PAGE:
Holystone is a village in Northumberland, located by the River Coquet, about 2 miles south-east of Harbottle. To the north of the village is Lady's Well, restored in 1788, and thought to date back to Roman times. St Mary's Church in Holystone dates back to the 12th century and St Mungo's Well from the early 19th century. Just over a mile to the south of the village is Holystone Grange, which has Woodhouse Bastle in its grounds. Also, nearby the 'Five Kings' sanding stones.
Holystone is a small village in Northumberland, England.
It lies on the edge of (and just within) the Northumberland National Park on the north bank of the River Coquet. A significant landmark is Holy Well, traditionally the site of early Christian baptisms, and the source of Holystone's water supply.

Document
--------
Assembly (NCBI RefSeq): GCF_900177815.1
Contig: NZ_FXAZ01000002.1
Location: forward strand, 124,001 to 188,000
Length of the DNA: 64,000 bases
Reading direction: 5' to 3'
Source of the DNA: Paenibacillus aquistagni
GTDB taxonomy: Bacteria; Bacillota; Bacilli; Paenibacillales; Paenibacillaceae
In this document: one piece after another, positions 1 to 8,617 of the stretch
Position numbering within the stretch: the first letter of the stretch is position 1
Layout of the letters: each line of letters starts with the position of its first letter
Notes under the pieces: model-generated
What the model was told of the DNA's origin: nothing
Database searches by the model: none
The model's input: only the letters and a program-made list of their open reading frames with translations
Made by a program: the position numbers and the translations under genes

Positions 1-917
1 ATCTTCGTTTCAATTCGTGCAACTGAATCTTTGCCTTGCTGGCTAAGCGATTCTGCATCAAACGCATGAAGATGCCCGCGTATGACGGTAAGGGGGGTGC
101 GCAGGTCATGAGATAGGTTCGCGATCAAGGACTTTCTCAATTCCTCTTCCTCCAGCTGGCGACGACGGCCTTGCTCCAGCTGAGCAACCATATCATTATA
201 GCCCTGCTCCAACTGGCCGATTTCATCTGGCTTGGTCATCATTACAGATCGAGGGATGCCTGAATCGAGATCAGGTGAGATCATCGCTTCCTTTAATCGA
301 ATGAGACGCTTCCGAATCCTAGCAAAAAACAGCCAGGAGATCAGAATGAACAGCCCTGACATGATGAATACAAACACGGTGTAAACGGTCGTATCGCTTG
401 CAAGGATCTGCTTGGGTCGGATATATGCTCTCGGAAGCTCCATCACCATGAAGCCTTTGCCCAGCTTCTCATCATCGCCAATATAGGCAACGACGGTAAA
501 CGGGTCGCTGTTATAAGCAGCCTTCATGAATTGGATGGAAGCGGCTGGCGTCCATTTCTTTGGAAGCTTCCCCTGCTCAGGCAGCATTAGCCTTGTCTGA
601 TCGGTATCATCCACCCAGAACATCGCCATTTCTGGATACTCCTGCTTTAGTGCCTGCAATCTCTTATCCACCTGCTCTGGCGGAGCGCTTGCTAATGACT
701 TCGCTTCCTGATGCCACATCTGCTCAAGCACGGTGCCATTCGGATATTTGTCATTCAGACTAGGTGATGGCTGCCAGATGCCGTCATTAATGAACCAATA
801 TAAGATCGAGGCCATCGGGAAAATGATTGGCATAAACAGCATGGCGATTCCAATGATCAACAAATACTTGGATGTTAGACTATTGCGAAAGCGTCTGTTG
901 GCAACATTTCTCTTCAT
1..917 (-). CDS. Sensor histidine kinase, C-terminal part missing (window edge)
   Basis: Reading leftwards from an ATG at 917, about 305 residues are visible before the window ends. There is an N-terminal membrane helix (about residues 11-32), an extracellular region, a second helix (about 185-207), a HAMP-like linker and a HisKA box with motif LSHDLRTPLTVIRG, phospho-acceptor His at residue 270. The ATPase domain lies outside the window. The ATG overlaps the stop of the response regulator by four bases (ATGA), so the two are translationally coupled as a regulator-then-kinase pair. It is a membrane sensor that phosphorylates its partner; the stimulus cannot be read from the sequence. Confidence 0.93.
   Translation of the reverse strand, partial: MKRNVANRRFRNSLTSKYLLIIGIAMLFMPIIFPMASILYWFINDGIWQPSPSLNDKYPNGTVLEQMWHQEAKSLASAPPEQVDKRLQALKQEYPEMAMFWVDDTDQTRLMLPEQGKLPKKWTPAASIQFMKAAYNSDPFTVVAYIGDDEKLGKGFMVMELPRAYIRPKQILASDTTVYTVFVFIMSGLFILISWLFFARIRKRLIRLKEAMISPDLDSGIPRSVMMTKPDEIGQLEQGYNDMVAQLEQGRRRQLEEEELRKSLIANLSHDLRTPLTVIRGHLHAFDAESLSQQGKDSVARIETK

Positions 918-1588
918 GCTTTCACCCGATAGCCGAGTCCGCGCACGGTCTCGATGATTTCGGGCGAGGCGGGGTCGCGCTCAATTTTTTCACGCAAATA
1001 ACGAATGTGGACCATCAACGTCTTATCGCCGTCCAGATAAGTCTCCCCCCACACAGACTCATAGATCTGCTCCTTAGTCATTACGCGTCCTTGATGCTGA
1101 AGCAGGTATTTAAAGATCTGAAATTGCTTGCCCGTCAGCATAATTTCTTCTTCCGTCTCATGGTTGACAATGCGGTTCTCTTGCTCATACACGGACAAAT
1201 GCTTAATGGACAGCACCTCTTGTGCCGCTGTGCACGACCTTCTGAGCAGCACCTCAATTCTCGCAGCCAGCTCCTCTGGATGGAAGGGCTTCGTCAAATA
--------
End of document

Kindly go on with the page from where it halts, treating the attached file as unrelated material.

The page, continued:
In the early 12th century Holystone became the home of a priory of Augustinian Canonesses. The priory buildings were demolished during the reformation in 1541.
In 1903, Newcastle upon Tyne-based architect Frank West Rich purchased Dues Hill Grange and 3000 acres of land in Holystone, which he subsequently renovated.
Holystone is in the parliamentary constituency of Berwick-upon-Tweed.